In 1972 the Max-Planck-Institute of Biochemistry is founded and integrates the Cellulary Chemistry department. From 1974 to 1976 Feodor Lynen is the director of the new Biochemistry Institute. In addition, on January 1st in 1972 Feodor Lynen becomes the president of the Gesellschaft Deutscher Chemiker.
In 1930 Feodor Lynen enters the University of Munich to study Chemistry.
Feodor Lynen becomes an assistant professor.
After visiting primary school Feodor Lynen attends the Luitpold-Gymnasium in Munich.
In March 1937 Feodor Lynen earns his PhD under the supervision of Heinrich Wieland, who won the Nobel Prize 1927. Lynen's thesis is about the Toxic Substances in Amanita. He beomces engaged in biochemistry.
In 1942 Feodor Lynen becomes a biochemistry lecturer and department manager of the national laboratory of chemistry in Munich.
From 1937 to 1942 Lynen is a scholar of the 'Notgemeinschaft der deutschen Wissenschaft' at the chemical laboratory of the Bayrische Akademie der Wissenschaften. In 1941 he is promoted to the rank of a professor.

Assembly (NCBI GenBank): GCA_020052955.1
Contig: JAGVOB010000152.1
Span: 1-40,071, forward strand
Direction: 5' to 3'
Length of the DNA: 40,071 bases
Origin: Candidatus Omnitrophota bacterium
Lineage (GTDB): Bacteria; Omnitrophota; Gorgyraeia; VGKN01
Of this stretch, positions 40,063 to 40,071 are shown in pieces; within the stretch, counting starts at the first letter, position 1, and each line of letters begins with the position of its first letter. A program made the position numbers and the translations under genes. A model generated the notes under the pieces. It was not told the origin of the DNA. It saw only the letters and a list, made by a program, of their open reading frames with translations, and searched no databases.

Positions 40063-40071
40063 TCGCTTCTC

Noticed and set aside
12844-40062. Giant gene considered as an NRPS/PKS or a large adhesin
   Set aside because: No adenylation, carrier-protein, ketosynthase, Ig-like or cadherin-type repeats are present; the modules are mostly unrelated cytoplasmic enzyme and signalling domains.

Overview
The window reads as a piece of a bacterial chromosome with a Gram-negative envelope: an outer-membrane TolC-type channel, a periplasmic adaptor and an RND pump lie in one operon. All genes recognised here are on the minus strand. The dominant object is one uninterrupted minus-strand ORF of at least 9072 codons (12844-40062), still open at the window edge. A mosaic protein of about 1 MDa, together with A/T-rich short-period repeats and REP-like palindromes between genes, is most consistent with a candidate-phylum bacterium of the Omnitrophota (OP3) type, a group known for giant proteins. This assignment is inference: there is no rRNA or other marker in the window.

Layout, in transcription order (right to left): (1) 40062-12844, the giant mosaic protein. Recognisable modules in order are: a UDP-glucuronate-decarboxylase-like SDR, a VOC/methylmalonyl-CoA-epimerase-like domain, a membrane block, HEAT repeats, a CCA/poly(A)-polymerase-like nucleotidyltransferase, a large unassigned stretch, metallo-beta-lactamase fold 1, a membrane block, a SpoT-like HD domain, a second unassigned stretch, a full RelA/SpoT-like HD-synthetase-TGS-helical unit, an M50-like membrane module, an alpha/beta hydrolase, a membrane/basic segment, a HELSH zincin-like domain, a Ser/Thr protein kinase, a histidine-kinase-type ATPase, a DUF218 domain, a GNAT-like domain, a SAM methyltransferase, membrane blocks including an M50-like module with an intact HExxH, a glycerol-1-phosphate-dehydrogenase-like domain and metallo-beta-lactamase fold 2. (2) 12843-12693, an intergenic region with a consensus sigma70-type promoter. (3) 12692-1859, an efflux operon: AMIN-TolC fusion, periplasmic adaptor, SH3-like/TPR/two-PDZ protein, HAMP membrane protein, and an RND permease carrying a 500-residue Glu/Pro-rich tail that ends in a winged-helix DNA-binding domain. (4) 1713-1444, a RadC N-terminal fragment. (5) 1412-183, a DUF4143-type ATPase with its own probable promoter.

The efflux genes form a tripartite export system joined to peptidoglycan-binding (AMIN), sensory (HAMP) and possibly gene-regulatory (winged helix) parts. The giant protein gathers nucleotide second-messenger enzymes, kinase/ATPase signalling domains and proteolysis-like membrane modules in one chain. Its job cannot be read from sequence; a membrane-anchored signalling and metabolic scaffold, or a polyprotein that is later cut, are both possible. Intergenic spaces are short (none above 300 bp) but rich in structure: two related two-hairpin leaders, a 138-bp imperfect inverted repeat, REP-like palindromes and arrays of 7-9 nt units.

Together with Konrad Bloch Feodor Lynen wins the Nobel Prize in Physiology or Medicine for their discoveries concerning the mechanism and regulation of cholesterol and fatty acid metabolism. With their works they establish a basis for the research of diabetes mellitus and arteriosclerosis.
Feodor Lynen and Eva Wieland, a daughter of his doctoral adviser, get married. Between 1938 and 1946 they have two daughters and two sons.
Briefly after his retirement Feodor Lynen dies in Munich, six weeks after an operation for aneurysm.
Feodor Lynen is born in Munich, Germany to his parents Frieda (née Prym) and Wilhelm Lynen.
Feodor Lynen becomes the director of the Max-Planck-Institute of Cellular Chemistry (now Max-Planck-Institute of Biochemistry), that is newly constructed and created for him.
Feodor Lynen shifts his interest towards biochemistry. He is chosen as a full member of the Bayrische Akademie der Wissenschaften.
Feodor Lynen collaborates with Konrad Bloch and the two work for years on the determination of the production of animal cholesterol. Lynen describes the structure of acetyl-coenzyme A in detail and succeeds in the isolation of activated acetic acid from barmcells. In the late 1950's he demonstrates that biotine is needed for the production of fat.